For example, in order to exist, you need a body. But the existence of bodies is founded upon any number of prior, or deeper, or more universal principles and conditions. I touched on this in the book, for example, vis-a-vis natural selection. Sure, natural selection makes sense on its own level, but to treat it as an ultimate explanation, without need of much deeper supporting principles, is only to prove you aren't very evolved.
I suppose I first ran into this idea in a book by Stanley Jaki called Means to Message: A Treatise on Truth. If you're going to say anything useful about the world, you have to begin with what you are presently doing, which is, trying to say something useful about the world. How is this even possible? So many assumptions are packed into it, and yet, intellectuals of various kinds just proceed as if they're all self-evident.
All philosophers, intellectuals, thinkers, pundits, and professors, despite different conclusions, will agree on one thing (even if the are unaware of it): that "They all use tangible means for the delivery of their respective messages" (Jaki). In order to communicate meaning, there must be a means of communication:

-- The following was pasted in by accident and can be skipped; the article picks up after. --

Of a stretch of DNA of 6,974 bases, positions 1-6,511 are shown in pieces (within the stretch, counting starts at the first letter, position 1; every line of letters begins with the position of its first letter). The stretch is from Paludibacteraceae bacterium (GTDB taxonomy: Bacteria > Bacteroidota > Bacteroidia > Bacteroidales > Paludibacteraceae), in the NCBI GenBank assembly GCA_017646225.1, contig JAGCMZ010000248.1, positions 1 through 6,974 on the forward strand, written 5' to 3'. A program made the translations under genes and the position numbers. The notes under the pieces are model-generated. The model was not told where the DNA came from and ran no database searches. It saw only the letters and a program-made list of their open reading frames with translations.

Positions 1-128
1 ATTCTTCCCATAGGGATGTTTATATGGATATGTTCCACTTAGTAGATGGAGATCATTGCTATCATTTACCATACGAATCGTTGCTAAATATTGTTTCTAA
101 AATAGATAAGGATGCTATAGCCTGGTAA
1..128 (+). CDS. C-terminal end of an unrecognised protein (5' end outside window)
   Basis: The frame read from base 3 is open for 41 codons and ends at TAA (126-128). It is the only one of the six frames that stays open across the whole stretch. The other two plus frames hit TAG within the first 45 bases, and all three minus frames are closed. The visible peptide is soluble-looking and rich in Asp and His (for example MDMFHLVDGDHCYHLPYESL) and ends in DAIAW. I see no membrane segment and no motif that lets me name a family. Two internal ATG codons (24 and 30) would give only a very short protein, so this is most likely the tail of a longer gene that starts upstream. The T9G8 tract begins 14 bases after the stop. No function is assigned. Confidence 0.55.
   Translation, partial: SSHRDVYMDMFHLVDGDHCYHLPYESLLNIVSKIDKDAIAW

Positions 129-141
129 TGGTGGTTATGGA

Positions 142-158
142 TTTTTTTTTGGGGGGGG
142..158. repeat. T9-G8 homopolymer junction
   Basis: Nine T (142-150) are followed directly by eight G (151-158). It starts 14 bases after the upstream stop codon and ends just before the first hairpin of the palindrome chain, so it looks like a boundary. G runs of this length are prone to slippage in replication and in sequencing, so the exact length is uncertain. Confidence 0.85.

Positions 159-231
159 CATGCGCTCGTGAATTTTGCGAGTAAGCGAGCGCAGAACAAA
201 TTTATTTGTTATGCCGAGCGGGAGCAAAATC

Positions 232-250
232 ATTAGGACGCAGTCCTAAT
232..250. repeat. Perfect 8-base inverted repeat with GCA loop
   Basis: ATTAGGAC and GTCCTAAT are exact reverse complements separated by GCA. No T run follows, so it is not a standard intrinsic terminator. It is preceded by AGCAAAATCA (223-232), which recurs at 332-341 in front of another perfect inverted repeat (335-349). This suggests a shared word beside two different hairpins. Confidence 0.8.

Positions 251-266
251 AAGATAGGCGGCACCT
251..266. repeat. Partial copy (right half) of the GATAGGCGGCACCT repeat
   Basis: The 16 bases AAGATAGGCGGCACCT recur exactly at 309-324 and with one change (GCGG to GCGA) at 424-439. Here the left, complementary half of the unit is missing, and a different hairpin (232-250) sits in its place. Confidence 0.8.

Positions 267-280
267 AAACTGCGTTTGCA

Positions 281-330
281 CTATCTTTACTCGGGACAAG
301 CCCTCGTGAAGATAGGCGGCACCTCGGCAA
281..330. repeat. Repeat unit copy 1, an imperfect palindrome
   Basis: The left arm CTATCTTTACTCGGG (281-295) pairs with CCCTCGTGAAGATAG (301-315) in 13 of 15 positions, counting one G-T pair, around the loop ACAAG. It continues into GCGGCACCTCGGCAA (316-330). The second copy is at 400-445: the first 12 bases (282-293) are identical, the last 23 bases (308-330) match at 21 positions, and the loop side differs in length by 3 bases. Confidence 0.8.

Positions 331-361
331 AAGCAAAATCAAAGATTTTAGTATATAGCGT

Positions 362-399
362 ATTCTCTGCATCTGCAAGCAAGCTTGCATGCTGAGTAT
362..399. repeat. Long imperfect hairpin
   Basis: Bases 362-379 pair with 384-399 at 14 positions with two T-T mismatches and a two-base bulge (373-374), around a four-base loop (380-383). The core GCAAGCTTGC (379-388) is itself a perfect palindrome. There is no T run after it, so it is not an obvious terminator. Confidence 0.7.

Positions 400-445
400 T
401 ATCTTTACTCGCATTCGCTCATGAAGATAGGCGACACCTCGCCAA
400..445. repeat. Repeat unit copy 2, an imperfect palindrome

Therefore, if philosophers are logical, their strictly primary concern should be about the extent to which their particular philosophy justifies the use of any such means, indeed its very reality and all the consequences, both numerous and momentous, that follow from this.
Take Darwinism, for example. Is there anything in this philosophy that permits the entities explained by it to explain themselves, with no remainder? I don't see how. At best, this metaphysic traps us in an inescapable tautology, such that there would be no reason to take seriously what such a restricted being says.
In a way, it's a variant of the old Epimenides gag about all Cretans being liars. For to say that all Darwinians are telling the truth is to transcend Darwinism. As we've put it before, if Darwinism is true, it can't be. More generally,
The perusal of representative selections from the works of modern or pre-modern philosophers hardly reveals on their part a sense of the need to justify thematically the means that carries their message. Yet only in the measure in which that justification is done, implicitly or, what is far better, explicitly, may the philosopher's message become truly about truth (Jaki).
Which means that 99% of philosophers imagine they are finished -- or close to it -- when they haven't actually even begun.
And now I have to get ready for work. To be continued....